• Nonetheless, existing user-interface graphics editors require a substantial amount of time to learn to use, and in many organizations, personnel resources are already stretched thin. As a consequence, even if an organization does have a web guru with multimedia authoring talents, that person is typically a valuable resource and is in high demand. So, when a prototype user interface is needed quickly, as it invariably is, the web guru is unable to help.
  • Although a willing programmer may be available within an organization who is capable of building the prototype by writing code or learning a complicated user-interface graphics editor from scratch, this person typically has other duties and will have to squeeze the project in wherever time permits. If the project gets done at all, the end product is often an uninspiring approximation of the prototype that looks and feels like a mundane, typical desktop GUI instead of a great user interface.
  • Graphical-user-interface design may be outsourced to a foreign technical team, which will have the relatively cheap manpower to create a prototype user interface. But describing desired artistic and functional attributes of a user interface is a difficult enough challenge when communicating with personnel in a common language that reside in the building next door. And when the language barriers and the time it takes create clear specifications for the foreign team are considered, the results are late, costly prototypes that miss the mark; thus cheap manpower is often not so cheap.
  • For all these alternatives, the creative time that could be used to develop a user interface is eclipsed by the time required to find resources, writing specifications, explaining features and micro-managing the prototype development. Although user-interface-development software is available, it is not sufficiently efficient or otherwise satisfactory. Accordingly, a system and method are needed to address the shortfalls of present technology and to provide other new and innovative features.
  • SUMMARY OF THE INVENTION
  • Exemplary embodiments of the present invention that are shown in the drawings are summarized below. These and other embodiments are more fully described in the Detailed Description section. It is to be understood, however, that there is no intention to limit the invention to the forms described in this Summary of the Invention or in the Detailed Description. One skilled in the art can recognize that there are numerous modifications, equivalents and alternative constructions that fall within the spirit and scope of the invention as expressed in the claims.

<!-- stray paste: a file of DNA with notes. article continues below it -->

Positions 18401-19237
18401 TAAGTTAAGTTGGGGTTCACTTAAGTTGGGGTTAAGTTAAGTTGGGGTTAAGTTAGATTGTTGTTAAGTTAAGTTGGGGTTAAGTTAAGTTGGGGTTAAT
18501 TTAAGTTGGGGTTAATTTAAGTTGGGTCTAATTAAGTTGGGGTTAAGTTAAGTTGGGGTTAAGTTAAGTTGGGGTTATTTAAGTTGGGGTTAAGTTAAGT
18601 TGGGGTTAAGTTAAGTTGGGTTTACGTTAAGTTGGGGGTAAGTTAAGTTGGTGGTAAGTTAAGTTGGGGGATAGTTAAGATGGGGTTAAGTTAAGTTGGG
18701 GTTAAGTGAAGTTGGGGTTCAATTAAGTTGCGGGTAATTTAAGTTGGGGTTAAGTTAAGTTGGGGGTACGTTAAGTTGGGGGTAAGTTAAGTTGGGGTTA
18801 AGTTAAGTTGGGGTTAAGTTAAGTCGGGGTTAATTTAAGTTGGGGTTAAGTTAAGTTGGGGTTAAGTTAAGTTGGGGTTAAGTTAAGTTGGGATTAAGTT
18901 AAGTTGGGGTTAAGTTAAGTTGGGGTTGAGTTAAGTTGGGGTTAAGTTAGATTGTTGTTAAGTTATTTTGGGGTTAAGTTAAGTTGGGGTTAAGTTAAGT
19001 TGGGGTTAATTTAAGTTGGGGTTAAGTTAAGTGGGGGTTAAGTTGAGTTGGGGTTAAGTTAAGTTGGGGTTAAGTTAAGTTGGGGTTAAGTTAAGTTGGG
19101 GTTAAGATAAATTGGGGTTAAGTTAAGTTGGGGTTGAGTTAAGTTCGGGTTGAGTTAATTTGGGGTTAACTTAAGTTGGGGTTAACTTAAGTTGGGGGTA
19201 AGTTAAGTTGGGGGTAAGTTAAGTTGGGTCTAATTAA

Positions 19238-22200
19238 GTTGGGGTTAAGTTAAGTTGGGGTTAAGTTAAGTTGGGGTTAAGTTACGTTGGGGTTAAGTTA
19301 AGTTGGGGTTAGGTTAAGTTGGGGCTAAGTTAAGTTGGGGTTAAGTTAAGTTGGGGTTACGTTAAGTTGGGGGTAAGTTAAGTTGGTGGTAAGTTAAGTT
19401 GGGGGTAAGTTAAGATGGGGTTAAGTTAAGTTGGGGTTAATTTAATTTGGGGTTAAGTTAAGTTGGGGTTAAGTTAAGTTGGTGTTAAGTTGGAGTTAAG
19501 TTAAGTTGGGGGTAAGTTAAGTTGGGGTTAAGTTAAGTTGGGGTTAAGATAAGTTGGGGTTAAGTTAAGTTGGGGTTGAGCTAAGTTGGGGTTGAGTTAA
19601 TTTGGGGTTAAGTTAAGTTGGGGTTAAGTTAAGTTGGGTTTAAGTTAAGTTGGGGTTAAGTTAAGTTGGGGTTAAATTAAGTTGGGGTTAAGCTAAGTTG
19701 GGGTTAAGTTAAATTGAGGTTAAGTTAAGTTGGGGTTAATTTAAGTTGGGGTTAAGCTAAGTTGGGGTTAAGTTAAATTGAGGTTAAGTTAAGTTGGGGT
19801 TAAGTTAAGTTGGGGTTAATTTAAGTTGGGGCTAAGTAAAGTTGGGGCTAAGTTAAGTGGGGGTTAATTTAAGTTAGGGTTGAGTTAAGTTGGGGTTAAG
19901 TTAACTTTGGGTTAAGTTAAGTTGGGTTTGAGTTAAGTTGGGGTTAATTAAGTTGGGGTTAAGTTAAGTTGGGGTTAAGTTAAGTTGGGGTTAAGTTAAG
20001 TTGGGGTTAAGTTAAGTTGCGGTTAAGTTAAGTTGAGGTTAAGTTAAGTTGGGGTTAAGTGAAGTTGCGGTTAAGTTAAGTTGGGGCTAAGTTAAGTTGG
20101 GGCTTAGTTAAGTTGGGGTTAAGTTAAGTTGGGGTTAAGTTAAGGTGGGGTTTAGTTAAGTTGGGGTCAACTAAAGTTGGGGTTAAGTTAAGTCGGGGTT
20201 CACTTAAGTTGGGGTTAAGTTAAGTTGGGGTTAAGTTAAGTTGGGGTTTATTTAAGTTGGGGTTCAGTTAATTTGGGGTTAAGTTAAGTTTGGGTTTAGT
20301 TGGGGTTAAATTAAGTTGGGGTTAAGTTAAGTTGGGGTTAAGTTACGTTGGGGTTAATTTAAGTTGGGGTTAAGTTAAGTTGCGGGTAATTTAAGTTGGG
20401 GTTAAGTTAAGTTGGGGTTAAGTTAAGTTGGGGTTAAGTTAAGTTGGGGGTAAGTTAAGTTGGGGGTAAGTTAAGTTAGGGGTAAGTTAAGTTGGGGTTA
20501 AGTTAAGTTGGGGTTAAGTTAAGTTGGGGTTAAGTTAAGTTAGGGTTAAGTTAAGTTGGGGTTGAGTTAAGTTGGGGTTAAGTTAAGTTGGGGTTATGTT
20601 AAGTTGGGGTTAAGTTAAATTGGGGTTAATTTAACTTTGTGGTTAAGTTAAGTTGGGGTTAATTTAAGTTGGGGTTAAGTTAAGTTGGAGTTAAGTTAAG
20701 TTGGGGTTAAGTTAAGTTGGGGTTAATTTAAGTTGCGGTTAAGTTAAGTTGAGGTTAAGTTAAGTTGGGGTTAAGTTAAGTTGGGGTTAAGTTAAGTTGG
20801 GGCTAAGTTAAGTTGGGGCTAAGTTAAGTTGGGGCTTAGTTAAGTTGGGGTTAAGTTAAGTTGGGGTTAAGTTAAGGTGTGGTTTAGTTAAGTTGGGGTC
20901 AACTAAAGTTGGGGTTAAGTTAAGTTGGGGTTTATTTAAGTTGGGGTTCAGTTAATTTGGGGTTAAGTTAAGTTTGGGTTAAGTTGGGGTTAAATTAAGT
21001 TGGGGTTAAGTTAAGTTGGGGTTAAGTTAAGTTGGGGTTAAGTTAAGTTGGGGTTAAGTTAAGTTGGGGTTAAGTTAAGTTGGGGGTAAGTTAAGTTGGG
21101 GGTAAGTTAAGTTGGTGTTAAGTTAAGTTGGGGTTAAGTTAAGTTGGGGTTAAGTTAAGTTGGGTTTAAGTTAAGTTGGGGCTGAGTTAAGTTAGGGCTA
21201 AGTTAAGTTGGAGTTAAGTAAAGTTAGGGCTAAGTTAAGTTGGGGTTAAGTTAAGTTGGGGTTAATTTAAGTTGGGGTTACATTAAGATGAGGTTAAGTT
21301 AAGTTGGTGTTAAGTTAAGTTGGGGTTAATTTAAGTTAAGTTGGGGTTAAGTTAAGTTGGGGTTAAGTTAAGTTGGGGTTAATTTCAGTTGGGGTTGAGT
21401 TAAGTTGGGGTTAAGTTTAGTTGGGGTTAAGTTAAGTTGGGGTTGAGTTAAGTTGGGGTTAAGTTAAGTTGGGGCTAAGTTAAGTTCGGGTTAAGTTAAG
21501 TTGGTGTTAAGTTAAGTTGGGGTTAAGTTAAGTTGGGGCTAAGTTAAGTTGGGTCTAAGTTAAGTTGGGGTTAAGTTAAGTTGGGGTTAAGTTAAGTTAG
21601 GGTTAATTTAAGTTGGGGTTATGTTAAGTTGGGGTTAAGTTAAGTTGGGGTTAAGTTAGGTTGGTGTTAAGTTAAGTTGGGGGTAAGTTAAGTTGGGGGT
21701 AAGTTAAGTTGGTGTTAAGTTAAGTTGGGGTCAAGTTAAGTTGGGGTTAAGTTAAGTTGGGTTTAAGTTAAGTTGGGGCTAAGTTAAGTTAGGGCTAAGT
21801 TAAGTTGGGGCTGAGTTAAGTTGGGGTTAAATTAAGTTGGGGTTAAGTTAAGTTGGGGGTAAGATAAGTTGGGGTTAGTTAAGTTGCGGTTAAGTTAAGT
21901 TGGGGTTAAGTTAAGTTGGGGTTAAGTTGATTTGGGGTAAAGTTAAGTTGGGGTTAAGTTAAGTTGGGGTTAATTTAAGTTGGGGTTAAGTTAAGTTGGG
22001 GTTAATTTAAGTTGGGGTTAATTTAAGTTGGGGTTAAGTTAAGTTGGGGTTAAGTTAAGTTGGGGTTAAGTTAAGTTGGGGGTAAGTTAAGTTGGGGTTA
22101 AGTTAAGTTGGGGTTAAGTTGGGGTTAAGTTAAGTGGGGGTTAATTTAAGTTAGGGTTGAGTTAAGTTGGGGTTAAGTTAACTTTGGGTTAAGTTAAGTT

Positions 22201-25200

• The present invention may be characterized as a system and method for generating a graphical user interface. In one exemplary embodiment, the present invention can receive a list of images including a name for each corresponding image; retrieve image data for each of the images in the list, the image data defining a visual aspect of the graphical-user interface; establish a behavior attribute for each of the images based, at least in part, upon relative positions of the names in the list; and generate the graphical-user interface using the sets of image data and the behavior attributes.
  • In another embodiment, the invention may be characterized as a method for generating a graphical-user interface, the method including retrieving image-frame data for each of a plurality of images, the image-frame data for each of the plurality of images defining visual aspects of a corresponding one of a plurality of image frames; obtaining graphical object data, the graphical object data defining a graphical object; generating the graphical-user interface, the graphical user interface including the graphical object, wherein particular ones of the plurality of image frames are displayed within the graphical user interface based upon user-interaction with the graphical object.